Where the Drowned Girls Go

Keeping a series going is a skill. Not all writers have it. Juliet McKenna has certainly got the knack as she keeps churning out Green Man books for me. Seanan McGuire, however, is a queen of series writing. Where the Drowned Girls Go is the seventh novella in the Wayward Children series, but that’s nothing; the October Daye series is already up to 15 full novels. I don’t know how she does it.

The other thing about a series is that you have choices to make about how stand-alone each book is, and how much character development you put it. Personally (and with a great deal of publisher bias) I think that McKenna has got that about right. Where the Drowned Girls Go is much more tied in to previous books in the series.

The book’s main protagonist is Cora, the mermaid girl, but it also features Sumi from Beneath the Sugar Sky, and Regan from Across the Green Grass Fields. What’s more there is a developing plot. If Eleanor West’s Home for Wayward Children is in some ways modelled on Professor Xavier’s School for Gifted Youngsters (and McGuire is a massive X-Men fan), then there must be a Magneto to oppose it. That comes in the form of the Whitethorn Institute, a strict and brutal place that promises to teach wayward children to forget their lives in magical realms and become ordinary, boring members of the mundane world.

Cora, thanks to her adventures on The Moors in Come Tumbling Down, has been haunted by beings called The Drowned Gods. Although The Moors are not the world in which Cora became a mermaid, they are very watery. The Drowned Gods, who are blessed with far too many teeth and tentacles, have seen a fellow water-spirit in Cora and are determined to have her. Being unable to shake them off, Cora takes a desperate step and asks Miss West for a transfer to Whitethorn. Maybe there she can learn to forget.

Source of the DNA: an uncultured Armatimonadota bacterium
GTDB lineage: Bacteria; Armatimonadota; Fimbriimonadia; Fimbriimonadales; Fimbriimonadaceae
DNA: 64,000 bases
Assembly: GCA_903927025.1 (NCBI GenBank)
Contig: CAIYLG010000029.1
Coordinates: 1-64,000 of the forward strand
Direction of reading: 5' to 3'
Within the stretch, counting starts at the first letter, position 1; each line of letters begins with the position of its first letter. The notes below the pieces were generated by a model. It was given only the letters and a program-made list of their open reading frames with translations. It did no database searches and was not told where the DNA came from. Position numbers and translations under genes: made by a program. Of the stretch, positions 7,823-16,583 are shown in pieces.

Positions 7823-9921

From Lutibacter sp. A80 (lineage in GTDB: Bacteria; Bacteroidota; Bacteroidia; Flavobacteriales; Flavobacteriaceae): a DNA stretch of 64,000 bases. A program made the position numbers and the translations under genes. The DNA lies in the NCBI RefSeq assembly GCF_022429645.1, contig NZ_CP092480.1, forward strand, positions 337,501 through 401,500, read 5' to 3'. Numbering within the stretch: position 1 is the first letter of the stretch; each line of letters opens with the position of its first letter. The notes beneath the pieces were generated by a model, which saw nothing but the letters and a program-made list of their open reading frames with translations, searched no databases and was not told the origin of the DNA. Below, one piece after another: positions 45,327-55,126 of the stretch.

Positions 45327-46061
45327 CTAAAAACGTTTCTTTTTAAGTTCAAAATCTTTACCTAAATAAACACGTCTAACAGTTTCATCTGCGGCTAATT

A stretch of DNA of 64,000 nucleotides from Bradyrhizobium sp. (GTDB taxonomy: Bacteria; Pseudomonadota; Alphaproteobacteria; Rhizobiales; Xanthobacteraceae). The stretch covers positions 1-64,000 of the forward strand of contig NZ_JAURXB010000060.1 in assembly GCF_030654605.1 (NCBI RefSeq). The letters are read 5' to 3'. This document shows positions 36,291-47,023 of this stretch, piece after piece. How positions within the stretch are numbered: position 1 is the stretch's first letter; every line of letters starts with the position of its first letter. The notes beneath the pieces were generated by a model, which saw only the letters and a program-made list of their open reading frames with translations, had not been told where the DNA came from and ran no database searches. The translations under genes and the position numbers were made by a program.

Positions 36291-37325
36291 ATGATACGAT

The point of this is to allow McGuire to explore Whitethorn from the inside, but rather more importantly it explores the sort of place that children might get sent if they are deemed too different by their parents. I was struck by this passage:

“… because we’re still legally children, our parents get to decide what’s true for us. They get to say they want their ‘real’ kids back, the ones they wanted, and not the ones they ended up with.”

This reminds me very much of the sort of thing that is said about trans kids. Parents who believe in made-up psychiatric conditions such as “Rapid Onset Gender Dysphoria” believe that their ‘real’ kids have somehow been brainwashed into being trans, and that this can be reversed if sufficient cruelty is applied to the problem.

Of course the same is true of many other aspects of childhood. Parents have expectations for their children, and those expectations are not always fulfilled. The above quote could easily be about a kid who has decided she wants to study astronomy, or to play tennis, when her parents have their hearts set on her becoming a lawyer. Whitethorn is a place that stamps out individuality and enforces social norms. Magneto was fighting for mutant rights, just as Xavier was, but in a very different way. Whitethorn is far more evil. An X-Men equivalent to Whitethorn would try to cure the pupils of being mutants.

All this is well and good, but this is also Hugo reading. I enjoyed the book, as I enjoy all of the Wayward Children series. However, the Novella category is fiercely competitive these days so my vote might go elsewhere. Truly, we are living in a golden age of novellas.

book cover
Title: Where the Drowned Girls Go
By: Seanan McGuire
Publisher: St. Martin's Press
Purchase links:
Amazon UK
Amazon US
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